In a previous thread, I remarked:
It’s got to feel as bad for men as it does for women to continue in this feminist charade that we are all playing.
And Farm Boy responded:
You will never know…
Women hate it. Men hate it. Why do we keep playing?
The second wave feminism of the 1960s and 1970s was begun by a small group of highly dysfunctional and mentally unstable women; for example, both Betty Friedan and Gloria Steinem have written quite a bit about being either abused or neglected as children. Friendan’s book “The Feminine Mystique” supposedly gave voice to what millions of women were feeling – dissatisfaction with being wives and mothers and a yearning to have careers of their own. Her book “The Second Stage” discusses the “need” for both men and women to break free from traditional sex roles.
Everyone went along with it. Women began jumping on board slowly but surely, and yet happiness levels have declined for women as feminism has become pervasive. The more feminism we get, the more we “free” ourselves from our God-given sex roles, the unhappier everyone is. Women are really conflicted because they believe they should be feminists and careerists, so they play career for a little while until they can finally settle into being the traditional wives and mothers that they have always really wanted to be. They want to claim to be feminists, but they don’t really want to have the drudgery of a full-time career for the rest of their lives. Instead, they want to do what women have always done – care for their families – but they feel ashamed of this desire and this shame makes them behave badly.
For some men, feminism has been just peachy keen, especially third-wave sex-positive feminism. If you are a natural alpha with no religious convictions, there has never been a better time to be alive. You can swim in a veritable sea of willing women who have thrown all sexual restraint to the wind. There is no requirement to get married and support a family; after all, women said they wanted to support themselves, and these men took them at their word. And why shouldn’t they have?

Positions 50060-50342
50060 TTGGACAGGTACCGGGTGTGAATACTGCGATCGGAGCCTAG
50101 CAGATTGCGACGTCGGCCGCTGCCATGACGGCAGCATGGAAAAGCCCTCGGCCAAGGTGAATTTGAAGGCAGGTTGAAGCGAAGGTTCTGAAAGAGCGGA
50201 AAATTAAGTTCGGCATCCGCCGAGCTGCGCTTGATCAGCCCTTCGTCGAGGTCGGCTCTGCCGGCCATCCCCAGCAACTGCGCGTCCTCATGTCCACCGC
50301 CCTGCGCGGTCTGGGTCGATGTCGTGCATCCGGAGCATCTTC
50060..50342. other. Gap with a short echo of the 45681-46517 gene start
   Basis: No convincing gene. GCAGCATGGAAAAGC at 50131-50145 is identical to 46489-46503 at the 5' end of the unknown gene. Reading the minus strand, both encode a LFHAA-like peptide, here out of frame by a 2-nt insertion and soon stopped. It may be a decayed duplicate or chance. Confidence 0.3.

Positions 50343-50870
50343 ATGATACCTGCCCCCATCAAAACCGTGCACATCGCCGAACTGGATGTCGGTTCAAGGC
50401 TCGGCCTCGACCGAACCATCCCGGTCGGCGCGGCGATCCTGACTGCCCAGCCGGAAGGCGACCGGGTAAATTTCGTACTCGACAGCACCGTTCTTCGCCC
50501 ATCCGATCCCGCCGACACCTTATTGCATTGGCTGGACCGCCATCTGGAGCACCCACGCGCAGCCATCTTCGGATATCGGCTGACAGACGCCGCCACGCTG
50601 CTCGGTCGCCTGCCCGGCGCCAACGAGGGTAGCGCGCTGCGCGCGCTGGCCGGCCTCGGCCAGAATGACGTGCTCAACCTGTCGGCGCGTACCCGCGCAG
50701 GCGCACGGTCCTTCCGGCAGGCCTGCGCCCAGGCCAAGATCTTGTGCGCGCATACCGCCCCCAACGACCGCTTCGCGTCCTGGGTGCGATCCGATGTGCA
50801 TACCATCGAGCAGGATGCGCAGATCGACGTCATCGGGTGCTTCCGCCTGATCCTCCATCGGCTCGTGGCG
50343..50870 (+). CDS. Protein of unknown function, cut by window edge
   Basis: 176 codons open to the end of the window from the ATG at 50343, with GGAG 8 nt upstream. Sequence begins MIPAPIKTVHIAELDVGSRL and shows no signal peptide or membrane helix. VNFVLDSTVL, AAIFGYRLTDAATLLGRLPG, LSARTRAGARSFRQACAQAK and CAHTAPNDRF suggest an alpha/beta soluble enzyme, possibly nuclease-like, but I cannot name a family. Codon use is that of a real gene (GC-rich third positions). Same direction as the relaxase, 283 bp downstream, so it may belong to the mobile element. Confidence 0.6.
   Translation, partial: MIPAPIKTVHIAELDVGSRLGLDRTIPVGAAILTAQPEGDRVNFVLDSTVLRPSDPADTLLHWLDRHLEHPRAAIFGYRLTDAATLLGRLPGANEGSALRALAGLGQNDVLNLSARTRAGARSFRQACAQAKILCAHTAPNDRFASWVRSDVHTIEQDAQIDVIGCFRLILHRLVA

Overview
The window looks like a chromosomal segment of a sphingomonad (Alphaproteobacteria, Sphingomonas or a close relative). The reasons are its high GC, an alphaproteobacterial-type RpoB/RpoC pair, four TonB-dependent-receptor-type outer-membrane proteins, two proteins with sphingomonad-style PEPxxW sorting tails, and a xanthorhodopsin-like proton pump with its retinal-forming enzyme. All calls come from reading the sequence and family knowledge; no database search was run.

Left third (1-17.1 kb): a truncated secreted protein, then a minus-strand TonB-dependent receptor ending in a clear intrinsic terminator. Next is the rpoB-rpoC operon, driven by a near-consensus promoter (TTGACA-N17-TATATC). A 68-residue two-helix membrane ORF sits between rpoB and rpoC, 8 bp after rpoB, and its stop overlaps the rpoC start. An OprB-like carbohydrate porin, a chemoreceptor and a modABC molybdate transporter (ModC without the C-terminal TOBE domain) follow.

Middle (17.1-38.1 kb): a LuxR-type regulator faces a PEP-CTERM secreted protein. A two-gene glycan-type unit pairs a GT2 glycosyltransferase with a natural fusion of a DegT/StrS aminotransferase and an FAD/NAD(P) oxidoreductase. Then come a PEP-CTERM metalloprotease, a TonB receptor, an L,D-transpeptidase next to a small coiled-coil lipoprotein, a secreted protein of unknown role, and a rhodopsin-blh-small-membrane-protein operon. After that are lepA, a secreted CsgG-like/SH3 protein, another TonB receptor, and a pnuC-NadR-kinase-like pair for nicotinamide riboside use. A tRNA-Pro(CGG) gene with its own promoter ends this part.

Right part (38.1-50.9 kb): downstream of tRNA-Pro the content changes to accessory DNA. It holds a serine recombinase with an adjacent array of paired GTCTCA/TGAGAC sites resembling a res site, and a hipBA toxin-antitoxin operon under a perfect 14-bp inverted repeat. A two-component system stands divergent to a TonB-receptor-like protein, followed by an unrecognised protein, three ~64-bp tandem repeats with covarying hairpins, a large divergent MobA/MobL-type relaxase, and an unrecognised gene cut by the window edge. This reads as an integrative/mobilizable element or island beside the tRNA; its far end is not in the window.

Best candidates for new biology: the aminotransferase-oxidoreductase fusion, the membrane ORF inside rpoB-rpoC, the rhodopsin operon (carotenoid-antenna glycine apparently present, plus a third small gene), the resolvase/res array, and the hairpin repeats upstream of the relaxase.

I didn’t realize this until the last six months because I was operating under the apex fallacy, but for other men, the feminist destruction of traditional sex roles hasn’t been quite so fun. These men would have preferred to find a wife and have a traditional marriage, but sex positive feminism has unleashed the inner slut in women at large by unchaining their hypergamy, turning them into thrill-addicts and rendering them nearly unable to honor a relationship commitment with an average sort of man.
For all men, the push to feminize them and socialize them to believe that their natural masculine tendencies are bad has created a generation of boys who don’t feel like society cares about them or needs them. Feeling unnecessary and unappreciated feels horrible to anyone but is particularly poisonous to men.
Women have taken on more masculine roles, even though only a small minority of us really want to do that. Most of us, deep down, really would prefer to be the girl in the relationship. Despite what we hear from Sheryl Sandberg and Warren Buffet, our modern day versions of Betty Friedan, most women want to put their families before their careers.